DSLR (digital single-lens reflex) cameras are becoming much more affordable these days, with Black Friday and Cyber Monday deals or clearance sales of last year’s models, so it’s much more common to see people in the wild using a DSLR instead of a point and shoot camera. However, there have been times that we’ve been in D.C. with all of the tourists and there are folks shooting on DSLRs using the screen instead of looking into the viewfinder. I die a little on the inside every time I see this…
DSLR cameras are incredibly powerful tools and using them like a point and shoot is, to use an analogy I’ve heard about other electronics, like driving a Ferrari IN FIRST GEAR! Anyway, I want all of you to drive your Ferraris using at least the first three gears, so I’m writing this guide to using a DSLR. Plus a lot of my friends are too lazy to Google this stuff themselves! =D So take your cameras off of P or whatever its Full-Auto Mode is, switch it to Manual, and let’s do this thing!
I always tell people that are just starting out to focus on three settings in their camera when taking a photo: SHUTTER SPEED, APERTURE, and ISO (which also happen to be the three pillars of photography). All of these work together to make a good exposure (look in the viewfinder for the light meter in the middle at the bottom—you want the marker to be in the center most of the time after you hold the shutter release button to focus). The other settings on your camera can wait—just worry about learning these three things and how they relate to each other and you’ll be taking way better photos in no time!
Shutter Speed – That Sound That Phones Make
When you press the button to take a picture on your phone, the sound it makes is what real cameras make when the shutter opens and then closes again after pressing the shutter release. Shutter speed (the number that’s a fraction on your setting screen like 1/60) is the amount of time that the sensor in your camera is collecting light, measured in fractions of a second. So 1/60 is a sixtieth of a second, etc. Shutter speed affects how well you can capture an object in motion. If your shutter speed is too slow, then you have a photo of a blurry pet running around a room. If your shutter speed is fast, then you can get the kinds of shots you see in newspapers of athletes freeze-framed at the perfect moment!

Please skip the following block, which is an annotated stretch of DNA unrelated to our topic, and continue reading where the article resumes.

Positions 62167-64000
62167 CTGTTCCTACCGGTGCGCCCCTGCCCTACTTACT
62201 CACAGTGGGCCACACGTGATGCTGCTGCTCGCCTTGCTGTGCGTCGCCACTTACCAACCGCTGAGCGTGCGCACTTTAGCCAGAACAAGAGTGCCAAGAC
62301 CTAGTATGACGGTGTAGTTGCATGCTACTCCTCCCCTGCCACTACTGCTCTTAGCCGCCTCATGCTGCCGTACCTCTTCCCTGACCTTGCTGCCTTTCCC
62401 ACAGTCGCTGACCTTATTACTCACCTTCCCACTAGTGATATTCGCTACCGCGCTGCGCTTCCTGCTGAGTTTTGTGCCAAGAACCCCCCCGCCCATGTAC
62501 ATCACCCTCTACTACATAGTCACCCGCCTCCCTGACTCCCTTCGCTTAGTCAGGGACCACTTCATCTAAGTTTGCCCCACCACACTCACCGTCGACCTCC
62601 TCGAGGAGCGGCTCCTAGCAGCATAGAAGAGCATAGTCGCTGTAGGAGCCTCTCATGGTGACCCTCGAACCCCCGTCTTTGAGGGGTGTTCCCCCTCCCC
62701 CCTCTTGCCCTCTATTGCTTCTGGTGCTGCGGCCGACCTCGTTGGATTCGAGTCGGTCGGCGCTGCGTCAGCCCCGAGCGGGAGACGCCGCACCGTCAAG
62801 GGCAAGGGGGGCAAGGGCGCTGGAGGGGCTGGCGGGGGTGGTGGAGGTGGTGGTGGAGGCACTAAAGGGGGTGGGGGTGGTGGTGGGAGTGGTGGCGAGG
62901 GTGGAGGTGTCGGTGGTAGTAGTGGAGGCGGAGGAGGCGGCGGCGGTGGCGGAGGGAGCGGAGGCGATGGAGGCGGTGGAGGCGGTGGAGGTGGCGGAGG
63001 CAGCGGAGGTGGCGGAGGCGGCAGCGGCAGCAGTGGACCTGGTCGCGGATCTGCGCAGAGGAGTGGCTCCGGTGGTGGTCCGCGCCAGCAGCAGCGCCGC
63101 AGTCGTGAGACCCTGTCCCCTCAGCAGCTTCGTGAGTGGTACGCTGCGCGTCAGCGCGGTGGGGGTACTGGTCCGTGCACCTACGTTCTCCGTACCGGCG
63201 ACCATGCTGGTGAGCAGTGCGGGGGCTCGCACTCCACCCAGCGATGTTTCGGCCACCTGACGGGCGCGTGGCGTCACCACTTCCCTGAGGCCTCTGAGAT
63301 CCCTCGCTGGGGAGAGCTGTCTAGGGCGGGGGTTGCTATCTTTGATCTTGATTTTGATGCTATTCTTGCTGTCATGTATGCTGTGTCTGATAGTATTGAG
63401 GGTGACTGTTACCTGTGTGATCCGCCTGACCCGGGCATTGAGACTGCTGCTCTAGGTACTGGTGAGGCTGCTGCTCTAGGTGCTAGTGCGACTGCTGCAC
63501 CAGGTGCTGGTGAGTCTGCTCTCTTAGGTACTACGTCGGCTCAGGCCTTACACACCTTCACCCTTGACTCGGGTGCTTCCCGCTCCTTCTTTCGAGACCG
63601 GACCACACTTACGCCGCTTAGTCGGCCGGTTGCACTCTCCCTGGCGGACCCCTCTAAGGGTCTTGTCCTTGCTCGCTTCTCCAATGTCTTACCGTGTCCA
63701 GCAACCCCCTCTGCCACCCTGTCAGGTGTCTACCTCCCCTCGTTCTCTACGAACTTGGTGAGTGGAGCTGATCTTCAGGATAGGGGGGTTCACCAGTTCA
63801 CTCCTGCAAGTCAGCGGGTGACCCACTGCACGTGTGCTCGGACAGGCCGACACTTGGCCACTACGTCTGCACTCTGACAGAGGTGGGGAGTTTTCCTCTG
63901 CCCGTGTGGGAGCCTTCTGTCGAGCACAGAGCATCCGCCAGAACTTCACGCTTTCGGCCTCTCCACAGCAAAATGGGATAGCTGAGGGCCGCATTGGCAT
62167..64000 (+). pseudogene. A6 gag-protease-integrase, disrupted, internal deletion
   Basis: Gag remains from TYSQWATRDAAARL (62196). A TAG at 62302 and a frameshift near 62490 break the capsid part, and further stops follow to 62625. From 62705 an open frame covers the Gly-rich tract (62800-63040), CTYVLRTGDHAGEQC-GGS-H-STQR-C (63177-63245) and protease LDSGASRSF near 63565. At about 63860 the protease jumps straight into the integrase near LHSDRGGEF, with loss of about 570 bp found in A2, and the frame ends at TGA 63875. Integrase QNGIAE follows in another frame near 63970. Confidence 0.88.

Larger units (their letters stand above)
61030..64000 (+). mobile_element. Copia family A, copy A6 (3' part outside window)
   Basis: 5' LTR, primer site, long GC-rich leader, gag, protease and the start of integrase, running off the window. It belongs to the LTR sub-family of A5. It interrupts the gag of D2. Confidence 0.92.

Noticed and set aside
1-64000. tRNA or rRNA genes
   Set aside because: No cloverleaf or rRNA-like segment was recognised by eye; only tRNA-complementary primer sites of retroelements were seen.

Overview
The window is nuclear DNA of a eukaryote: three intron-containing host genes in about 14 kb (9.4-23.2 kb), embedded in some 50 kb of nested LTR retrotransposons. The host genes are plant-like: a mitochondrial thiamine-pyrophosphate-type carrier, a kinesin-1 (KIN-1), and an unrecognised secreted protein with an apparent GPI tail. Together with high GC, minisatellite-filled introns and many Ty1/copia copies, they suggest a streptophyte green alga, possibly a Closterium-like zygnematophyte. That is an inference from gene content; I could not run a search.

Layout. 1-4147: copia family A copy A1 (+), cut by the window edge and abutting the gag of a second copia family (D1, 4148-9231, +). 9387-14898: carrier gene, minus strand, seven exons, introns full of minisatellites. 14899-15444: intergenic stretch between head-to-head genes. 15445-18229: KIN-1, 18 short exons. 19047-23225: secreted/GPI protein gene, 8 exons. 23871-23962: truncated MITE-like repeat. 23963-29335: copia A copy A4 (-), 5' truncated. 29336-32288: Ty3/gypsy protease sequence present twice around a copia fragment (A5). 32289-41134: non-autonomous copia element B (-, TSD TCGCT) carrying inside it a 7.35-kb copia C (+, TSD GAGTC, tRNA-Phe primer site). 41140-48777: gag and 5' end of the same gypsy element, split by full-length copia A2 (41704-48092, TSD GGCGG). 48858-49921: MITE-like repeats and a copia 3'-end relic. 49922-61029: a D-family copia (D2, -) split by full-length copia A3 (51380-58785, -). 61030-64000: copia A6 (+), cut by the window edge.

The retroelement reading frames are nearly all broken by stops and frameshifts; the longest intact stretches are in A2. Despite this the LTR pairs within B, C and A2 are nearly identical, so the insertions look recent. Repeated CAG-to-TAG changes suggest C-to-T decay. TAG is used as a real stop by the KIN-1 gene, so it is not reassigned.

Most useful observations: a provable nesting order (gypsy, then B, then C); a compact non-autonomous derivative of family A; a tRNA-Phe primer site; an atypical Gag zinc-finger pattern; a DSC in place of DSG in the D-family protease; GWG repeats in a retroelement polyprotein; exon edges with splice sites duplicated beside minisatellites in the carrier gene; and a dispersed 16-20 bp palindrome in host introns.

1/2500 s: With a fast shutter speed, you can capture something like someone’s hair blowing in the wind.
1/4 s: Too slow of a shutter speed can turn a yawning kitty into a demonic spawn from the depths…
Try taking a photo at 1/500 shutter speed in the room you’re sitting in. It probably came out dark if anything came through at all. This is because the shutter wasn’t open long enough for enough light to be captured by the sensor to record the image. We’ll get into how you fix this, but first let’s go over the other two pillars of photography.
Aperture – The Camera Eye
Well, more like the camera pupil, actually. The aperture (the number that has an f/ before it, called an “f-stop”) is the setting that changes how much light a camera lets in when the shutter opens. What confuses people is that the lower the number, the wider the opening (more light coming in) and the higher the number, the more narrow the opening (less light coming in). So why does this number matter? Because aperture is the best setting. Because aperture makes the biggest difference in how your photo turns out. Because if you’re anything like me, the reason you wanted to get into DSLR photography was to have photos where the background is all blurred out—this is achieved through a wide aperture (lower f-stop).